As always, thank yous o much for reading and following this and all the blogs.
God Loves You And So Do I
Joshua 1:8 This Book of the Law shall not depart from your mouth, but you shall meditate on it day and night, so that you may be careful to do according to all that is written in it.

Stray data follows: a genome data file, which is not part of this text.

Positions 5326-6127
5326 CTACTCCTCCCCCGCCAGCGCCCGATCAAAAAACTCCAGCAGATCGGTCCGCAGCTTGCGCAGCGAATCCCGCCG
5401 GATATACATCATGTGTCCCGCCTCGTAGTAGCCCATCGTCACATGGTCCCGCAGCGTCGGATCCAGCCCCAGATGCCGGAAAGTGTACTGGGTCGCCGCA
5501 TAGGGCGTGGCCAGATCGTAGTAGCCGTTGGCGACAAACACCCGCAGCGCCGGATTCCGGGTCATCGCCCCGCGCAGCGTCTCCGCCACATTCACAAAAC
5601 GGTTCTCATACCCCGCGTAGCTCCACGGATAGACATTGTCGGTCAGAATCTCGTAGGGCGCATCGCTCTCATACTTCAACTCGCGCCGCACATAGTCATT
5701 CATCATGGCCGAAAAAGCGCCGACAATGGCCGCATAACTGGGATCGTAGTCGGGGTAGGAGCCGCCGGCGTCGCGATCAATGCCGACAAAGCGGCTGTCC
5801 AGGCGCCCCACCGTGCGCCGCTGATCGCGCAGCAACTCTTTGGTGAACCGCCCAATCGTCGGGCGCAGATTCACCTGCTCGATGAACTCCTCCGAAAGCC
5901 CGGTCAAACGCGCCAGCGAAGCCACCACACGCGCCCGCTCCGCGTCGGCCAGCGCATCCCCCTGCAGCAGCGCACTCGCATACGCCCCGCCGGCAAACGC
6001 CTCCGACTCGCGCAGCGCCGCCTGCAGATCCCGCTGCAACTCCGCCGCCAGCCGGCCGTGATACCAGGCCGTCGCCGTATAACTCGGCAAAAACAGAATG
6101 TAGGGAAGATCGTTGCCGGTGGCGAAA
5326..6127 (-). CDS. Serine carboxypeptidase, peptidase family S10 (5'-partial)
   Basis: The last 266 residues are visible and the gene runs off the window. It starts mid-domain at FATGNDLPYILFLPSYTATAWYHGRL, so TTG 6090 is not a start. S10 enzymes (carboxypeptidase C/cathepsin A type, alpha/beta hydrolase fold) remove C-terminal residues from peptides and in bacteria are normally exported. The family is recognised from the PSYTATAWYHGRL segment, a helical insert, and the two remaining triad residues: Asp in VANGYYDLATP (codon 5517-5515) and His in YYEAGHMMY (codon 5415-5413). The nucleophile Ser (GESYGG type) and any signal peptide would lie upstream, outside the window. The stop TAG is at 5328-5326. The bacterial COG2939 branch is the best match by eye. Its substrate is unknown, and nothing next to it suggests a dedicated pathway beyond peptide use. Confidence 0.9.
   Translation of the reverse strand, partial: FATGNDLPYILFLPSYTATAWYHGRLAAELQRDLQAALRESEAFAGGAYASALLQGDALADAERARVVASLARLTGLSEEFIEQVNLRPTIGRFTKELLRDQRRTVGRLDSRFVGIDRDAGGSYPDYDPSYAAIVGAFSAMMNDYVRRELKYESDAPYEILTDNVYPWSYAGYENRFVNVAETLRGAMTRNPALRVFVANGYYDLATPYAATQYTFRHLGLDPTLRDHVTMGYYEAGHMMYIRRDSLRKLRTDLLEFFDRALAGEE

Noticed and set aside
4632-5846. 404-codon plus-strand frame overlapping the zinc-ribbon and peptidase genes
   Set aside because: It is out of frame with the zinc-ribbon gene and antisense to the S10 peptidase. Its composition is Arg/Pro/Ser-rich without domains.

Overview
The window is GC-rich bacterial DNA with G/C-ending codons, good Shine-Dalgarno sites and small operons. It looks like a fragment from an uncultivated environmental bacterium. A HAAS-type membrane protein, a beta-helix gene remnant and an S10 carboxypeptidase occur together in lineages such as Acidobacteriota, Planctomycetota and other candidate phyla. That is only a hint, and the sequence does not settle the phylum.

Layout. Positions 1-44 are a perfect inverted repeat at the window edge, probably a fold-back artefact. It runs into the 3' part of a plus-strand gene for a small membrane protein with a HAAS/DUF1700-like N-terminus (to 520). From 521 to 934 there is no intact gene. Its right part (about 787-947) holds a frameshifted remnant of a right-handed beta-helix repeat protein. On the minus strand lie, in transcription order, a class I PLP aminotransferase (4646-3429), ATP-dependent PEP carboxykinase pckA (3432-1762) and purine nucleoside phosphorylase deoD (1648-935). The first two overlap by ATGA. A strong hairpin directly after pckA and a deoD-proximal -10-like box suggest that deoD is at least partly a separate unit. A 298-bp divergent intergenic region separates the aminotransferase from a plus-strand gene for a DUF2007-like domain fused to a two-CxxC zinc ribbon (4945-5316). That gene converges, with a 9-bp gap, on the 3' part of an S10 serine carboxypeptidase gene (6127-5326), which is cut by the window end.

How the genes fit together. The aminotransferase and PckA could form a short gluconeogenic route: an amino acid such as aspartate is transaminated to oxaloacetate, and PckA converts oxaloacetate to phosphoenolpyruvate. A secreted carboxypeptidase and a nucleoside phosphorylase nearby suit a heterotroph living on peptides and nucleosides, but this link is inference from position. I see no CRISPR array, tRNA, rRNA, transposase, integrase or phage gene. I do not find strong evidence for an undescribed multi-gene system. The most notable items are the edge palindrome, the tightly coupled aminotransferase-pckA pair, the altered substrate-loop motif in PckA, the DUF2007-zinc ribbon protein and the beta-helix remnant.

My husband and I are in real estate together, and he is currently taking a training course that I took a few months back. The other day, he came out of the class and was so excited to tell me about something that I had learned a few weeks ago. Funny, though, how I had completely forgotten about it until just then. That is what happens when you only look at something once. For it to become a part of your daily habits and routine, it has to be studied, re-visited, and discussed on a daily and weekly basis. This is how I see spiritual study as well. The more time that is spent in daily meditation and learning, the more likely one is to reflect those qualities of love and good spirit within their daily life. Your spirituality is a muscle that requires constant learning and growth. In this way, studying the bible for spiritual growth is no different then exercising to retain strength and health. The Bible is not a nice book to be read once and then put in the stack with the other used books. It is a manual and a guide for life that must be read, re-read, and discussed daily to have any real meaning. My goal for the year is to take at least 15 minutes daily to turn off the TV and reflect on God’s word. Anyone else want to join me in this?